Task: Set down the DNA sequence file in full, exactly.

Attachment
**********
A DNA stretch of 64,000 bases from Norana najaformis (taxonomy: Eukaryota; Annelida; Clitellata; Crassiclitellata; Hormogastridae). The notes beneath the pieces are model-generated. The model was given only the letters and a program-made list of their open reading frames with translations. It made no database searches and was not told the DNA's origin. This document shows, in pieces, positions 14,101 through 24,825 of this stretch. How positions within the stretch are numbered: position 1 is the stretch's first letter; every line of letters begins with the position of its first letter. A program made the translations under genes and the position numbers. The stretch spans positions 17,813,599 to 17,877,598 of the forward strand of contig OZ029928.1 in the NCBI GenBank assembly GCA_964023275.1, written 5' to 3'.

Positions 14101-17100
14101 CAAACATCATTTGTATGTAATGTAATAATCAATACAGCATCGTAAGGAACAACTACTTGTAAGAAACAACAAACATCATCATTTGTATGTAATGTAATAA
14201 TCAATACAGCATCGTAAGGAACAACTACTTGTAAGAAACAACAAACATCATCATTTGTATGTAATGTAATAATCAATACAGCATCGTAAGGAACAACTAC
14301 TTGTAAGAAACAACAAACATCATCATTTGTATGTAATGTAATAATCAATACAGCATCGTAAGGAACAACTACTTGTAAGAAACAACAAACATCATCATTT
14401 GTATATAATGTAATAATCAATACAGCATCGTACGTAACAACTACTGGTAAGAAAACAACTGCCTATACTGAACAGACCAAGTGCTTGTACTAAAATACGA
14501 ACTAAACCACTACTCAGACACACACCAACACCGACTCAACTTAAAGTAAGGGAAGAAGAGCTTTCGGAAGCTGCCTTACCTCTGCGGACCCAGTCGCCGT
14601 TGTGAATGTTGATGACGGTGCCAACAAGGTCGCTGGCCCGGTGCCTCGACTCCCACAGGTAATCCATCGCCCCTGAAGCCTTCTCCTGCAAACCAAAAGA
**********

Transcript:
A DNA stretch of 64,000 bases from Norana najaformis (taxonomy: Eukaryota; Annelida; Clitellata; Crassiclitellata; Hormogastridae). The notes beneath the pieces are model-generated. The model was given only the letters and a program-made list of their open reading frames with translations. It made no database searches and was not told the DNA's origin. This document shows, in pieces, positions 14,101 through 24,825 of this stretch. How positions within the stretch are numbered: position 1 is the stretch's first letter; every line of letters begins with the position of its first letter. A program made the translations under genes and the position numbers. The stretch spans positions 17,813,599 to 17,877,598 of the forward strand of contig OZ029928.1 in the NCBI GenBank assembly GCA_964023275.1, written 5' to 3'.

Positions 14101-17100
14101 CAAACATCATTTGTATGTAATGTAATAATCAATACAGCATCGTAAGGAACAACTACTTGTAAGAAACAACAAACATCATCATTTGTATGTAATGTAATAA
14201 TCAATACAGCATCGTAAGGAACAACTACTTGTAAGAAACAACAAACATCATCATTTGTATGTAATGTAATAATCAATACAGCATCGTAAGGAACAACTAC
14301 TTGTAAGAAACAACAAACATCATCATTTGTATGTAATGTAATAATCAATACAGCATCGTAAGGAACAACTACTTGTAAGAAACAACAAACATCATCATTT
14401 GTATATAATGTAATAATCAATACAGCATCGTACGTAACAACTACTGGTAAGAAAACAACTGCCTATACTGAACAGACCAAGTGCTTGTACTAAAATACGA
14501 ACTAAACCACTACTCAGACACACACCAACACCGACTCAACTTAAAGTAAGGGAAGAAGAGCTTTCGGAAGCTGCCTTACCTCTGCGGACCCAGTCGCCGT
14601 TGTGAATGTTGATGACGGTGCCAACAAGGTCGCTGGCCCGGTGCCTCGACTCCCACAGGTAATCCATCGCCCCTGAAGCCTTCTCCTGCAAACCAAAAGA